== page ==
Blade Blu-ray Review

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Blade 5.JPG

Year:  1998 | Rating:  R | Runtime: 2 HRS

Aspect Ratio: 2:40.1 | Video Resolution: 1080P
Audio: Eng 6.1 DTS-HD MA, Ger. DD 5.1, Ita. DD 5.1, Rus. DD 5.1, more | Subtitles: English SDH, Spanish, Portuguese, Japanese, Italian, Czech, Dutch, Russian

Director:  Stephen Norrington
Writer:  David S. Goyer
Starring:  Wesley Snipes, Stephen Dorff, Kris Kristofferson, N’Bushe Wright, Donald Logue, and Udo Kier


Blade has been a guilty pleasure of mine for a long time.  Its not high art, it hasn’t aged particularly well, and it stars Wesley Snipes who ranks just above Steven Seagal on the “I actually own movies starring this guy” embarrassment-meter.  Nevertheless I’m a fan of comic book films, vampires, and R-rated action films and Blade delivers the goods and is a lot more fun than it deserves to be.

Wesley Snipes is Blade; a human-vampire hybrid that hunts his blood thirsty cousins with the aide of his hillbilly pseudo-father Whistler (Kris Kristofferson).  Blade is feared by the vampire population but  a particularly bloodthirsty vampire named Deacon Frost (Stephen Dorff) has an ambitious plan to destroy Blade and enslave the human race.

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If you go into Blade expecting Interview with the Vampire you’re going to be disappointed.  Even though Blade deals with vampirism at heart it’s an action-kung fu picture and it isn’t apologetic about it at all.  The film is filled with non-stop action; there’s plenty of hand to hand combat, sword play, and shootouts plus more than enough vampire gore to keep things interesting.  Wesley Snipes has never been known for his superior acting ability but he’s near perfect in a role that requires him to treat his B-movie starring role with deadly seriousness.  The plot is very silly, Stephen Dorff is a villainous ham, and quite a bit of the CGI has aged extremely poorly but in spite of its many flaws Blade is a memorable time waster.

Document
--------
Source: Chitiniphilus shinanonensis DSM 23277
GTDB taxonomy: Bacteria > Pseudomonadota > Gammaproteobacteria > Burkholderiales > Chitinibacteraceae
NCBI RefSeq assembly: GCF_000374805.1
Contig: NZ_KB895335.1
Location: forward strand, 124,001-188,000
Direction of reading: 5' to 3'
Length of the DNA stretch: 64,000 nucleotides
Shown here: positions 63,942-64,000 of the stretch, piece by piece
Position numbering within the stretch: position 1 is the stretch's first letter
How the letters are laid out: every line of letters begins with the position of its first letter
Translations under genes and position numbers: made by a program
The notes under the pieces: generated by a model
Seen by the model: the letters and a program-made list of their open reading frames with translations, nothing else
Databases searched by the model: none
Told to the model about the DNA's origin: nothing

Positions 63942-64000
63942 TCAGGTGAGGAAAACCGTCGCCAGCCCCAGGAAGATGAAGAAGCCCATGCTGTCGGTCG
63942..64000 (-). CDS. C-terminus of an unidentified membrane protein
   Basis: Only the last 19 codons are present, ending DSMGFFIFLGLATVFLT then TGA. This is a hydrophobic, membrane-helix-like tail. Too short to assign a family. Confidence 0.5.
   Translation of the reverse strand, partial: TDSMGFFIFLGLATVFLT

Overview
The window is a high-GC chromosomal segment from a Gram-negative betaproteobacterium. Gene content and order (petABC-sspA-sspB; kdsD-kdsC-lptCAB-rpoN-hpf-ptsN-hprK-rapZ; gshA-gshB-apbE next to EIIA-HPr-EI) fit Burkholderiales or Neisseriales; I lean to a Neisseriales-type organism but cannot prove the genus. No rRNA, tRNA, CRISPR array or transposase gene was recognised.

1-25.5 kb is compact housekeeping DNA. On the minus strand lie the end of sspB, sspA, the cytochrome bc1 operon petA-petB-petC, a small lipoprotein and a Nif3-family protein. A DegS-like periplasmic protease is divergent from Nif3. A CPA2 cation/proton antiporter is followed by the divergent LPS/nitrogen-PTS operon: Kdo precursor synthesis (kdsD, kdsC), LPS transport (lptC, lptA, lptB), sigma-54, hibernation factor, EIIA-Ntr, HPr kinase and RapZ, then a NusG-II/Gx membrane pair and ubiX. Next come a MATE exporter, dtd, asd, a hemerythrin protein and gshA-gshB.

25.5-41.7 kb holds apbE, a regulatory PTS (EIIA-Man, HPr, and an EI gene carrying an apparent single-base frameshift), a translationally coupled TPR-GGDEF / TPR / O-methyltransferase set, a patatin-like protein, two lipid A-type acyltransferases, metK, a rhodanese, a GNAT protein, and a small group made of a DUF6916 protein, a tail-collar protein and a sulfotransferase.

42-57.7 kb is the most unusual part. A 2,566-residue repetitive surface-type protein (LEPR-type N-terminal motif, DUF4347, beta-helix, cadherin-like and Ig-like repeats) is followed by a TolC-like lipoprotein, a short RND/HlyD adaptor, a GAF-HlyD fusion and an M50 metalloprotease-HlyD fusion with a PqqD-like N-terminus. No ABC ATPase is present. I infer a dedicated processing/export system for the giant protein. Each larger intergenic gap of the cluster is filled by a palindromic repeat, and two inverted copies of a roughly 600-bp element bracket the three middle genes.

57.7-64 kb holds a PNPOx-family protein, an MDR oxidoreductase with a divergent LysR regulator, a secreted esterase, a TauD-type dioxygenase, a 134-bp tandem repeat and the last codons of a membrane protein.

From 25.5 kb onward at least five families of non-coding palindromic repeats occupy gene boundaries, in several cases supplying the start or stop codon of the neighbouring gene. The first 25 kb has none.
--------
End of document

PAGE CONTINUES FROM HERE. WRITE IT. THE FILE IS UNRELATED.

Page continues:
Blade simply looks and sounds great on Blu-ray.  This release is a drastic improvement over the nearly 14 year old standard definition DVD.  Black levels are much improved and I saw no signs of DNR (Digital Noise Reduction).  There is a nice layer of film grain present that is only distracting on several CGI shots where it looks out of place.  Color accuracy is good and the abundant amounts of blood really pop against the somewhat monochromatic color scheme.

The DTS-HD MA soundtrack is even more impressive and is an even greater improvement over the DVD.  The Blu-ray sports a 6.1 channel DTS-HD MA mix versus the standard Dolby Digital 5.1 track and the added surround channel isn’t wasted. Surround activity is constant but not gimmicky and the LFE channel is impressive but not out of control.  Gunfire has more ‘oomph’ to it than the DVD and dialogue is more distinguishable during the film’s more frantic moments. The signature acoustic moment in Blade has always been the opening Bloodrave sequence featuring the Pump Panel Recon Mix of New Order’s Confusion.  That sequence alone was demo worthy in the early days of DVD and on Blu-ray it continues to give me goosebumps.

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Unfortunately Warner Brothers has not included any new supplemental materials for Blade.  Instead the same Special Features package created for the 1998 DVD release is recycled here and it feels anything but special.  The audio commentary is still worth a listen and the “The Origins of Blade” featurette is an interesting watch mainly because of how far comic book film adaptions have come since Blade was originally released.  Otherwise most of the extras are forgettable (try watching the alternate ending… yikes).  I would have loved to have seen a documentary with new interviews with the cast and crew but Blade continues to be treated like the ‘red headed stepchild’ of successful comic book adaptions.

Blade isn’t a perfect film by any stretch of the imagination but its juvenile strengths far outweigh its dramatic weaknesses.  If taken too seriously Blade can be easily picked apart but if you’re just looking for a fun vampire action flick then you shouldn’t be disappointed. The video and audio are both fantastic and are noticeable improvements over the old DVD.  The supplement package is disappointingly just a DVD carryover and doesn’t contain any new material which is a shame.  With that said, Blade is still an easy Blu-ray to recommend so go ahead and sink your teeth in.

(More) Full Size Blade Blu-ray Screenshots can be found HERE.

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Written by

Nicholas Herum